Not Worth The Effort

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Last week, word filtered back from the Mideast: Syria, normally a veritable Shangri-La, loaded chemical weapons into warheads for deployment against rebels in the civil war which has torn the land asunder and absorbed billions of dollars and tens of thousands of lives. While initial reactions focused on details such as the source of the weapons of mass destruction and/or how feisty Israel might respond to the news, the bigger question loomed: whither the United States?

Outgoing Secretary of State Hillary Clinton warned the regime of Bashar Assad against doing an impression of Saddam Hussein circa 1988, cautioning him against crossing what she called a “red line.” Assad should be careful. After the “red line” comes the yellow line. Beyond that lies the dreaded fuchsia line… I think. Actually, Clinton’s warning on behalf of President Barack Obama is no laughing matter. If I were Assad, I’d be quaking in my keffiyeh.

Obama’s once-lauded stance against war has, ahem, evolved. And the installation of the Islamofascist Muslim Brotherhood in Egypt and absolute chaos in Libya prove that Obama’s evolutionary progression is taking him farther from the Nobel Peace Prize he didn’t earn. He seems to have developed an enjoyment of war without any sense of responsibility for the outcome. Hell, he and his cronies are behind the deaths of no fewer than five Americans, including a U.S. Ambassador. And rather than admit that he and his accomplices hit the guardrail, he led an effort to leave the scene of the accident.

Should Syria — one of the world’s top supporters of terrorism — engage in chemical weapons attacks on its own people, the eyes of the world will turn toward the United States. Like Presidents George W. Bush, Bill Clinton and George H.W. Bush before him, Obama has made it clear he won’t tolerate such tactics — hence Clinton’s “red line” remark.  But what form would the U.S. response take? As Libya taught everyone outside Obama’s coterie of cretins, aerial strikes and material support serve only to destabilize an already wobbly situation. Giving guns and ammo to the slightly less bad guys is the diplomatic version of kicking out a table leg. In a worst-case scenario (as Obama should have learned from Benghazi), covering up the murders of Americans at the hands of Islamofascists armed by America is a real hassle.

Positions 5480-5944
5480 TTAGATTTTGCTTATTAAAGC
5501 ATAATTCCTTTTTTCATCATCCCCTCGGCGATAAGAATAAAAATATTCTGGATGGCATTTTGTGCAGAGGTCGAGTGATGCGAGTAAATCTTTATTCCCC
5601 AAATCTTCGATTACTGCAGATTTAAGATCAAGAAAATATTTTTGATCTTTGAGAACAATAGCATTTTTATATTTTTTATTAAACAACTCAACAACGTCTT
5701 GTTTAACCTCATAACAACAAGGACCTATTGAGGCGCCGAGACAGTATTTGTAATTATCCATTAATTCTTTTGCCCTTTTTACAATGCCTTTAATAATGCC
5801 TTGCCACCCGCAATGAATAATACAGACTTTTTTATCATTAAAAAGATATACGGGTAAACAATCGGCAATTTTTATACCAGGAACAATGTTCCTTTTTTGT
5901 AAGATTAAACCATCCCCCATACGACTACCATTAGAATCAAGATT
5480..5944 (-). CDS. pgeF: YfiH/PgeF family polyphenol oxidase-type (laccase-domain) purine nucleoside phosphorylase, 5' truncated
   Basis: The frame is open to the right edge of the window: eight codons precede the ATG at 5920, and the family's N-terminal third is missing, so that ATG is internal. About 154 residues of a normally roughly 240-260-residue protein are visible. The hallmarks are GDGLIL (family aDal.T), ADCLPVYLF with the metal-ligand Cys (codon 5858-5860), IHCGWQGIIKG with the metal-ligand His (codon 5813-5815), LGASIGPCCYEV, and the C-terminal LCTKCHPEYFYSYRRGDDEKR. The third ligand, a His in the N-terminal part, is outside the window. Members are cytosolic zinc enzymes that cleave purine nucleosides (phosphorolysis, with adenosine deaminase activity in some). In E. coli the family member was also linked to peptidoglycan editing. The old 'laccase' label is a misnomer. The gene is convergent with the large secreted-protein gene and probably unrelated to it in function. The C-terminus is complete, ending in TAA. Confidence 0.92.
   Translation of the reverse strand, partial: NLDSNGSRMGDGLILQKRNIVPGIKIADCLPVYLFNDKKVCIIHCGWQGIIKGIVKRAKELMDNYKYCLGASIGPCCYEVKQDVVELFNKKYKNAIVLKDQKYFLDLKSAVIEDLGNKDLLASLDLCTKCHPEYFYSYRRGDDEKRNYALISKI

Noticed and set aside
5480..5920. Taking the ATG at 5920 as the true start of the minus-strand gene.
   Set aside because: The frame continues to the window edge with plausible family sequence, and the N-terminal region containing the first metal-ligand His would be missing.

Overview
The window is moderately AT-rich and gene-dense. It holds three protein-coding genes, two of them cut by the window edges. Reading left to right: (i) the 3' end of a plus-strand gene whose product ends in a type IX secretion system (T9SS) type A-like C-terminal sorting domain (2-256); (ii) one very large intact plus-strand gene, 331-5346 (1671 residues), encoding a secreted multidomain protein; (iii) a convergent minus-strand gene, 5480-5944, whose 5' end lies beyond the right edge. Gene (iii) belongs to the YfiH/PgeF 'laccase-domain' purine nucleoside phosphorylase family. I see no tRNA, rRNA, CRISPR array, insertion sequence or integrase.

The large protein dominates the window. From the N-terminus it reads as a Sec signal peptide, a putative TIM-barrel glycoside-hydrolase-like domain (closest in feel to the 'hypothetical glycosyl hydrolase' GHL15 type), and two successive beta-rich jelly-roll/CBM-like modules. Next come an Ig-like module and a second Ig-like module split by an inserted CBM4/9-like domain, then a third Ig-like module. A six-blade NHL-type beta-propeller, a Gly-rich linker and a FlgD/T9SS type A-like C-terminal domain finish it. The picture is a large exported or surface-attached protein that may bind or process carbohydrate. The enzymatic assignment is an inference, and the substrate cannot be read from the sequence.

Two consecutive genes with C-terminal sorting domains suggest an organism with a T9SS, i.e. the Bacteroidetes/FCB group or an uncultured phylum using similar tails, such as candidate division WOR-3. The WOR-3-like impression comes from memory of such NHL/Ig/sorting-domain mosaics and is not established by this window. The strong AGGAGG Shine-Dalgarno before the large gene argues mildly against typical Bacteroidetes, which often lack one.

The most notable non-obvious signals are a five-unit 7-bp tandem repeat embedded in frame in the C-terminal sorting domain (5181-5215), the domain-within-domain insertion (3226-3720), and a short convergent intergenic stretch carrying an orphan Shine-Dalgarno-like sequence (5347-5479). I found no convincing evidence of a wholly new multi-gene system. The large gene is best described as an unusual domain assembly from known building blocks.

Eliminating half-assed regime change efforts — and we should — seemingly leaves only two options: do nothing or roll heavy into Damascus like we’re Notre Dame and they’re the Crimson Tide’s cheerleaders. However, dropping the proverbial house on Assad and his goons requires justification. We can’t really say it’s about human rights (ask George W. Bush how well that blarney flies). We can’t even really say it’s about securing oil; Syria is hardly a spigot — and the country’s intramural squabble has severely dented what little petroleum it does manage to squeeze from the bedrock. Heck, if we wanted oil that badly, we could invade Mexico.  Considering the success of the Democrats’ votes-for-amnesty-for-votes plan, invading our Southern neighbor would take considerably less effort; most of their population is seemingly on our side of the border already.

What about a third option? Perhaps we could give our boys and girls in uniform a break.  Instead of committing them to fighting in their third hellhole inside a decade, we could task them with securing a reasonable defensive perimeter around Syria (we could use some of those troops we’re pretending we don’t still have in Iraq). Then we can sit back and let the Islamofascists kill the other Islamofascists. That’s a win-win for the whole world.

Syria is a dump. Its leaders have wrecked their own economy, and the place is a mess. Think: Detroit with sand. Sure, there’s some cool old stuff; Jordan, Israel and Egypt have cooler old stuff. With a resurgent Russia, a still-sinister China and a host of other issues facing us here and abroad, let’s allow Syria to shake itself out… or apart.

–Ben Crystal

Ben Crystal

is a 1993 graduate of Davidson College and has burned the better part of the last two decades getting over the damage done by modern-day higher education. He now lives in Savannah, Ga., where he has hosted an award-winning radio talk show and been featured as a political analyst for television. Currently a principal at Saltymoss Productions—a media company specializing in concept television and campaign production, speechwriting and media strategy—Ben has written numerous articles on the subjects of municipal authoritarianism, the economic fallacy of sin taxes and analyses of congressional abuses of power.

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